Australian Dollar (AUD) Under Pressure as Market Risk Sentiment Sours
The Australian Dollar (AUD) saw little in the way of support on Friday as the week’s market risk appetite petered out.
With Covid-19 infections continuing to rise sharply in Europe, the optimism over Pfizer’s potentially viable vaccine diminished. As the global economy looks set to remain under pressure for some months to come before the pandemic can be brought fully under control, the appeal of the risk-sensitive Australian Dollar weakened.
Signs of strength in the latest Chinese retail sales and industrial production figures may offer the ‘Aussie’ some support today due to AUD acting as a proxy for market sentiment towards China.
Pound (GBP) Gains in spite of Growing Brexit Anxiety
The Pound (GBP) pushed higher across the board ahead of the weekend, even as anxiety over UK-EU Brexit trade talks saw a resurgence.
While less than a week remains before the deadline for a draft Brexit deal, GBP exchange rates returned to a positive footing on Friday as the Pound benefited from weakness in its rivals.
As long as doubts over the possibility of the UK and EU reaching a deal this week persist, however, this could keep a lid on GBP exchange rates.
Euro (EUR) Weakens after Negative Revision to Eurozone GDP
The Euro (EUR) stumbled as the second estimate of the third quarter Eurozone gross domestic product was revised lower during Friday’s European session.
Although the revision only pushed the quarterly growth rate down from 12.7% to 12.6%, the single currency struggled as weaker signs of growth in the third heightened fears of an impending double-dip recession.
Meanwhile, fresh signs of dovishness among European Central Bank (ECB) policymakers may see EUR exchange rates shed ground this evening.
US Dollar (USD) Support Limited as Consumer Confidence Slips
The US Dollar (USD) lost its footing in the wake of a surprise decline in the Michigan consumer sentiment index for November as uncertainty over the US presidential election affected confidence in the economy.
Meanwhile, lower US treasury yields also weighed on US Dollar exchange rates, causing the ‘Greenback’ to weaken against many of its peers.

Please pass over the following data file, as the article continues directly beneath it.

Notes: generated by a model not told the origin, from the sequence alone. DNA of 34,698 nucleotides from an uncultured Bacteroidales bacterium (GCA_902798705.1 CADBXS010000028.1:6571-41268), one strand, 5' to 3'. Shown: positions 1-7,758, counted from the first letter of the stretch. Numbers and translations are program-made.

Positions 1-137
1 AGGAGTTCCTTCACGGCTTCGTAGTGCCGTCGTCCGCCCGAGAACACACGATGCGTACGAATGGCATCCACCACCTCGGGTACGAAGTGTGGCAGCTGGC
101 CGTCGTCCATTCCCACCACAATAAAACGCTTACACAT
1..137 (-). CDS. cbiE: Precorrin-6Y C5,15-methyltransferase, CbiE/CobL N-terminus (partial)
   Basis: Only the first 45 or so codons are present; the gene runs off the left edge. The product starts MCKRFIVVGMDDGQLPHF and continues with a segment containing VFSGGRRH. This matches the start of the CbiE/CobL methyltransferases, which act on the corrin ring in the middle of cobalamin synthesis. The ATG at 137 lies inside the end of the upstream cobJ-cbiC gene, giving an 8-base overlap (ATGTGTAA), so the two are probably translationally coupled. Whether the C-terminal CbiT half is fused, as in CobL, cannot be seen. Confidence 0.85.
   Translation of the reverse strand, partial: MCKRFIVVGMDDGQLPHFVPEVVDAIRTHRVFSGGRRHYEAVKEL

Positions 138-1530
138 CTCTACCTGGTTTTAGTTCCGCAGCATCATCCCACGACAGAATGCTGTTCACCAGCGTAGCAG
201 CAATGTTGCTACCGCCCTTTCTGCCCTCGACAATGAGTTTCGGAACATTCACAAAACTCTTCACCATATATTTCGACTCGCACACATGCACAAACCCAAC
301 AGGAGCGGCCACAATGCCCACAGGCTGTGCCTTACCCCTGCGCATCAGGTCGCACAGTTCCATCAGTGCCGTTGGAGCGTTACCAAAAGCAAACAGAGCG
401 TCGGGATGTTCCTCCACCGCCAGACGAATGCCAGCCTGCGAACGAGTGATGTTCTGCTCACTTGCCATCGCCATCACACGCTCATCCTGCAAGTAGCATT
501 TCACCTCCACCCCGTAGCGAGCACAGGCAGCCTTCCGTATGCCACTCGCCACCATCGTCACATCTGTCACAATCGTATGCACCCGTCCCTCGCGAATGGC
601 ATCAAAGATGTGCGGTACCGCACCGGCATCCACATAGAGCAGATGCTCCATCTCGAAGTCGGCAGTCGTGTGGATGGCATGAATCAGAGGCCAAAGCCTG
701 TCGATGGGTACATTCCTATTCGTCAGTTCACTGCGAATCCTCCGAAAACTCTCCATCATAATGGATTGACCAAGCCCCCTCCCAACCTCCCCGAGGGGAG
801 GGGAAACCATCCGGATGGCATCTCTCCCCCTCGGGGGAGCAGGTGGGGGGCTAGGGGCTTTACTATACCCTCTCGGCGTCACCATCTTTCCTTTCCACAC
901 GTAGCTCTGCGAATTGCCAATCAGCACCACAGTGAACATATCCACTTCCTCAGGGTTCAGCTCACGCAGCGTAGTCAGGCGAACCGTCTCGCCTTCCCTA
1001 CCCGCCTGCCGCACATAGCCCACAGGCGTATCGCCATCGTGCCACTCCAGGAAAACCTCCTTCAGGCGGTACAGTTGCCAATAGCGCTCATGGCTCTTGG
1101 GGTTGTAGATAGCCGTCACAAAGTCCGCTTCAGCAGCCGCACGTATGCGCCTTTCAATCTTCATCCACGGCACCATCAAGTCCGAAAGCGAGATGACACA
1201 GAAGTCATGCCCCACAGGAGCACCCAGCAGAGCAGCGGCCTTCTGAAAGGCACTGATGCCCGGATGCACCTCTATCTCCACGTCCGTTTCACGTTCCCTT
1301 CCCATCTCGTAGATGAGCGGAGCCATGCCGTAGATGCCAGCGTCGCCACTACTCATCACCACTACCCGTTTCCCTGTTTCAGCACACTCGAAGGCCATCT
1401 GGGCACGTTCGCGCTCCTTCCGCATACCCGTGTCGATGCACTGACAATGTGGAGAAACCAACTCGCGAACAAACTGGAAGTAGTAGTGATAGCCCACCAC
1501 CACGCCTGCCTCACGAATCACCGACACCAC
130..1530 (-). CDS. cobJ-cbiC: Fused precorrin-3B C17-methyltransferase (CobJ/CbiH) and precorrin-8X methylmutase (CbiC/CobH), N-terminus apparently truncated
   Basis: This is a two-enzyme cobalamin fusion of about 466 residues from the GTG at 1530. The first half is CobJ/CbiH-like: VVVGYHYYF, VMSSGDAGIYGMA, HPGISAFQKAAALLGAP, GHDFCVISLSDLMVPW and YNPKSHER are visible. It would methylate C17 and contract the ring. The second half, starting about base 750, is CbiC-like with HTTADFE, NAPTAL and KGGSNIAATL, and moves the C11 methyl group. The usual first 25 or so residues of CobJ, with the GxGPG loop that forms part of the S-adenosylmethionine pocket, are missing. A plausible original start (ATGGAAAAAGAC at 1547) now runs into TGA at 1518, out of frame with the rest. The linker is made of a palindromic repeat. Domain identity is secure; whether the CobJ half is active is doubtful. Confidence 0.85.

A stronger showing from the Empire State manufacturing index could see the US Dollar trending higher once again, although any shifts in risk appetite will likely be the main driver in USD exchange rates.
Canadian Dollar (CAD) Slides as Oil Prices Reverse Gains
The Canadian Dollar (CAD) stumbled as the oil market’s rally proved unable to sustain itself further during Friday’s European session.
Brent crude prices dropped -1.4% on the day’s opening level, indicating that a sense of anxiety had returned to the oil market. This limited support for the commodity-correlated Canadian Dollar, especially in the absence of any wider improvement in market risk appetite.
Even so, CAD exchange rates may find a rallying point this evening if September’s manufacturing sales rebound on the month as forecast.
New Zealand Dollar (NZD) Fails to Capitalise on Strong Manufacturing PMI
The New Zealand Dollar (NZD) saw limited gains even though October’s manufacturing PMI unexpectedly remained in expansion territory.
While the PMI bettered forecasts by clocking in at 51.7 rather than 46.6, pointing towards solid monthly activity in the sector, this was not enough to boost the ‘Kiwi’. An underwhelming food inflation figure and the general loss of market risk sentiment left the New Zealand Dollar lacking in traction.
If the corresponding services PMI also demonstrates solid growth, however, this may still offer NZD exchange rates a boost.
08:30 NZD Services PMI (Oct) 50.6
00:30 CAD Manufacturing Sales (Sep) 1.5%
00:30 USD Empire State Manufacturing Index (Nov) 13